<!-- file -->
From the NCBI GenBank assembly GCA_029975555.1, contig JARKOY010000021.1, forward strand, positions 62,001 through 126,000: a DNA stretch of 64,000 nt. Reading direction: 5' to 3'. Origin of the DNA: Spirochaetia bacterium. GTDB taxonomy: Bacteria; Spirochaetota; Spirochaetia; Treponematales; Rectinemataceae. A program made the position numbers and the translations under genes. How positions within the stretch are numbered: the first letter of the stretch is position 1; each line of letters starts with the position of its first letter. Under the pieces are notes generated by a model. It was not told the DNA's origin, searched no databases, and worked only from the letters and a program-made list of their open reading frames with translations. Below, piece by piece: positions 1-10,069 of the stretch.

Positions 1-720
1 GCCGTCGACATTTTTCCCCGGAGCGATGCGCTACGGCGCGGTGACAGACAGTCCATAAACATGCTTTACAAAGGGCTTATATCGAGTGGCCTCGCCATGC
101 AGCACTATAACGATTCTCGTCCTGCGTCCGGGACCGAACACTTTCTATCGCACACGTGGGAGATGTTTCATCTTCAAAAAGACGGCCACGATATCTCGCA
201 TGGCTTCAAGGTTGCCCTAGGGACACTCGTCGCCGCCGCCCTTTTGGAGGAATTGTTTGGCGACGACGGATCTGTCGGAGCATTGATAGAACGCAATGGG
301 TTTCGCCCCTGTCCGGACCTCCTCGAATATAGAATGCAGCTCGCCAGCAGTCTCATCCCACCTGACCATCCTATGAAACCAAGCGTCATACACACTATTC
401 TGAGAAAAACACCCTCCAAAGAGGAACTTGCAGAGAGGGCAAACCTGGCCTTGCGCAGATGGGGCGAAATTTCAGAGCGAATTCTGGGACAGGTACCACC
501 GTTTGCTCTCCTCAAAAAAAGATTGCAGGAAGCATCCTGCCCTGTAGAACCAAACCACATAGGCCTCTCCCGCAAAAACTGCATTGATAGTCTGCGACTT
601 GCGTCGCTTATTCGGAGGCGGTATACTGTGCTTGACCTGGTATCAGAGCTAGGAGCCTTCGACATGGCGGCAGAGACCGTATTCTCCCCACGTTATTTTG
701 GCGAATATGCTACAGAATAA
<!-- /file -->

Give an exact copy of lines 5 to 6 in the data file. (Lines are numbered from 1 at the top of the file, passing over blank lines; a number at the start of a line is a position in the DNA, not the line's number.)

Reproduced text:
201 TGGCTTCAAGGTTGCCCTAGGGACACTCGTCGCCGCCGCCCTTTTGGAGGAATTGTTTGGCGACGACGGATCTGTCGGAGCATTGATAGAACGCAATGGG
301 TTTCGCCCCTGTCCGGACCTCCTCGAATATAGAATGCAGCTCGCCAGCAGTCTCATCCCACCTGACCATCCTATGAAACCAAGCGTCATACACACTATTC